He said the officers indirectly questioned him about his source of wealth. Davies concluded: “It was when the coup took place that I reassessed the questions which were put to me by my unexpected  visitors; and realised that I had been probed.” After that coup failed and General Aguyi-Ironsi became Military Head of State, Johnson was appointed Military Administrator of Lagos. In that capacity or perhaps for some closeness to Ironsi, he could be found sitting beside the latter in public outings.

Following the July 29, 1966 counter-coup that led to the summary execution of Ironsi, Colonel Adekunle Fajuyi, amongst others, the country was on the verge of disintegration. Northern and Eastern military officers backed by their civilian supporters wanted a break-up of the country and were being held back with difficulty. The West did not oppose a break-up and only the Mid-West argued that the country should remain a united entity.

Things were so bad that the ruling Supreme Military Council, SMC, could not hold a meeting in the country. As a result, then Ghanaian Head of State, Lieutenant General J.A. Ankrah provided a venue in Aburi, Ghana where the SMC met from January 4-5, 1967. Johnson attended as Military Administrator  of Lagos. Colonel Philip Efiong wrote in his autobiography, Nigeria And Biafra: My Story, of Johnson’s role in that meeting that produced the Aburi Accord: “Our military leaders were being more political than the politicians, and, initially at least, tried to hedge around issues instead of hitting the nail on the head. It was Major Mobolaji Johnson (the most junior officer among them) whose courage really opened up the discussions by bringing up the issue of the disappearance of Ironsi”.

When finally, Ironsi’s body was exhumed at the Ibadan cemetery, and on Friday, January 20, 1967, transferred through the Lagos Airport, Ikeja for a decent burial in the East, Johnson was at the airport to pay his last respects to his former boss. This was at a time when those who had seized power in the country, saw Ironsi  as a traitor.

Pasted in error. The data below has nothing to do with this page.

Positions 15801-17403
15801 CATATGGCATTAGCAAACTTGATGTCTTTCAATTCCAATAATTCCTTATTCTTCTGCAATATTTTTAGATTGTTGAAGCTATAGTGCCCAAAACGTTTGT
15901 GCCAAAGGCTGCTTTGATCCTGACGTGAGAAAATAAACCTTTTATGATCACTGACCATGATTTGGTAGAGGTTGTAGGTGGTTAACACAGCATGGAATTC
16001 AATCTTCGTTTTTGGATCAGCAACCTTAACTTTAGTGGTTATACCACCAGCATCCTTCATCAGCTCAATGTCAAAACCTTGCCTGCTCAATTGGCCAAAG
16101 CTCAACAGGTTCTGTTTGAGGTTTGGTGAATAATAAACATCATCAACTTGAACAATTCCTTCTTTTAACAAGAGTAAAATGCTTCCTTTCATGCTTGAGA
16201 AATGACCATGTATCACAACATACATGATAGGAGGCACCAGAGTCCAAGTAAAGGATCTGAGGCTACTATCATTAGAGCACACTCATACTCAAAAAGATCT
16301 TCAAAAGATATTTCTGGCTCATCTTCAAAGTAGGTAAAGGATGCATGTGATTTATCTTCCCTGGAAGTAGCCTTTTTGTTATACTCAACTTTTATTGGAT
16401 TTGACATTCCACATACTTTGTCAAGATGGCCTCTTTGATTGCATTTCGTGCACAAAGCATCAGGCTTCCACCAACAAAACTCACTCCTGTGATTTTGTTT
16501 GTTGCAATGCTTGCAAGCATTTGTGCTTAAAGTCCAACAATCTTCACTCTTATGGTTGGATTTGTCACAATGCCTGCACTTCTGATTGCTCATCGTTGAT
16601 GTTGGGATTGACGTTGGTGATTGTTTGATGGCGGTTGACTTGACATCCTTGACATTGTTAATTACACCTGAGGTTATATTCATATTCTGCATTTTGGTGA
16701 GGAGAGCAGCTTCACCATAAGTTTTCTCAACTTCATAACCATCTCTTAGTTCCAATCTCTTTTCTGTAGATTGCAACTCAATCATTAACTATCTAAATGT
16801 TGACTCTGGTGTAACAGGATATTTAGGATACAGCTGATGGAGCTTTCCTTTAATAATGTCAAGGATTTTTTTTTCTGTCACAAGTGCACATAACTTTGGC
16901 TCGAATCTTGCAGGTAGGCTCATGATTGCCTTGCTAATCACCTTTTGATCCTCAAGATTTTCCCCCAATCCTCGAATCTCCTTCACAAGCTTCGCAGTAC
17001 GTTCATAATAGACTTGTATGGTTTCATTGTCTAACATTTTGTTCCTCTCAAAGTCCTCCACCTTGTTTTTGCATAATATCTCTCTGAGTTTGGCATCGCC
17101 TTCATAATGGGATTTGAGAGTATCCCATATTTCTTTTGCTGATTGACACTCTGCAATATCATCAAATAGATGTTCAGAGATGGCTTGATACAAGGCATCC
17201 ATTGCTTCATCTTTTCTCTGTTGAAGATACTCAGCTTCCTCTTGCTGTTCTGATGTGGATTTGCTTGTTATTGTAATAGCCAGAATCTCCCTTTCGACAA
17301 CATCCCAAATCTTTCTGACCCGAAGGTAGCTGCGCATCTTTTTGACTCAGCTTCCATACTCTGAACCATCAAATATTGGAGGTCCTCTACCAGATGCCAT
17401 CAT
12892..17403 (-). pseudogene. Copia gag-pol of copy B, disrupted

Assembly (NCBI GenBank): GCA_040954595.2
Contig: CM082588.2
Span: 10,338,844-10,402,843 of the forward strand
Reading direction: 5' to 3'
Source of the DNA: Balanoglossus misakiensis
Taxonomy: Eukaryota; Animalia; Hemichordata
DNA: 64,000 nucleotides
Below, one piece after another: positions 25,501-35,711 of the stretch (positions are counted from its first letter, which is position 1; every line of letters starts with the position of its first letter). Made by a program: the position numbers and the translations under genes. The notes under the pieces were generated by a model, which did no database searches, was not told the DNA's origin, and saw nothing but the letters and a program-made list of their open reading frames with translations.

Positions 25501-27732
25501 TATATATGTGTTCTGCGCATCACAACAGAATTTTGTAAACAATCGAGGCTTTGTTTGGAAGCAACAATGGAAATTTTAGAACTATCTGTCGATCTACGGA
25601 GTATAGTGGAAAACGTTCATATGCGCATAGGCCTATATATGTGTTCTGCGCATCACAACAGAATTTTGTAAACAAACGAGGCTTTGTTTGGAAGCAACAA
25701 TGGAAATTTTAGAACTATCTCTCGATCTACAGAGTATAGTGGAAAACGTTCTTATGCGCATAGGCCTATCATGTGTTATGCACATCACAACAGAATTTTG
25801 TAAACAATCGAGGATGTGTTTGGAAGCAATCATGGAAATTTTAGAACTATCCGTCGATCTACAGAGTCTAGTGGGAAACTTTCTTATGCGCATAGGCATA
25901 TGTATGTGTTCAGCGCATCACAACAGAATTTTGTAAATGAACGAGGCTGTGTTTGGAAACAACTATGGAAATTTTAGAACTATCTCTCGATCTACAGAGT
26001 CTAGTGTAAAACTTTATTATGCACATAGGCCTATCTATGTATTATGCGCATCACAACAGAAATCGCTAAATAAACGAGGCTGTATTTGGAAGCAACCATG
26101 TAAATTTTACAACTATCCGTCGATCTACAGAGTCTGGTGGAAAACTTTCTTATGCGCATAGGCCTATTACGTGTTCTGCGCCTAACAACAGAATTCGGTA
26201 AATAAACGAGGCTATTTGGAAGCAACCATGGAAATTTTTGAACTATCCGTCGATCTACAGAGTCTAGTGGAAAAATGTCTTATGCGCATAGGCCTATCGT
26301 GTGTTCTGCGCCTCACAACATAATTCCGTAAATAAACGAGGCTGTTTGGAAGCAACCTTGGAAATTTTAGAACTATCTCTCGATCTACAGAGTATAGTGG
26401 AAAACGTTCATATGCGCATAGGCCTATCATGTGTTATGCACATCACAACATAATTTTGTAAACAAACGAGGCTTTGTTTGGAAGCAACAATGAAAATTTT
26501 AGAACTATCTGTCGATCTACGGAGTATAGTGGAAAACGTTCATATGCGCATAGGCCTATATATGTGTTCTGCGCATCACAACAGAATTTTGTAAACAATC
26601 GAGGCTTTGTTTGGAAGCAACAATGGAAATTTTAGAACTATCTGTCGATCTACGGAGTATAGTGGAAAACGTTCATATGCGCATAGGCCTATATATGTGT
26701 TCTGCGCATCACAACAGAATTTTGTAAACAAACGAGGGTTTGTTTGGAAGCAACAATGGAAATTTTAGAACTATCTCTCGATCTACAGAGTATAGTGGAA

On May 27, 1967 Lagos State was created along with 11 others, Johnson was appointed its first governor. In building strong foundations for the state, his government, with the assistance of the United Nations Development Programme, UNDP and Wilbur Associates, developed a Master Plan to guide the development of the state into the 21st Century. It included building 35 self-development centres each with commercial, industrial and residential zones, a Fourth Mainland Bridge and a light-rail and ferry system.

The military coup and counter- coup had its devastating effects on the country, including a Civil War in which some two million died. There was a general consensus that the country needed to be returned to normalcy by transiting to democracy.  Head of State, General Yakubu Gowon in 1970 announced a 1976 transition to civil rule. But on October 1, 1974, he said the transition date had become unrealistic. That was the beginning of the end for the Gowon regime. On March 21, 1975 Johnson publicly backed Gowon, arguing that the atmosphere was not conductive for the transition to civil administration and that “no responsible government would hand over power in chaos”.

Four months later, the Gowon regime was overthrown and the new regime led by Brigadier Murtala Ramat Muhammed went after the former leaders like hounds. However, that regime exonerated Johnson and his Western State colleague, Oluwole Rotimi from any corrupt practices. Johnson retired to private business, but continued inspiring generations of leaders until last Wednesday, October 30, 2019 when the old soldier, at 83, marched on.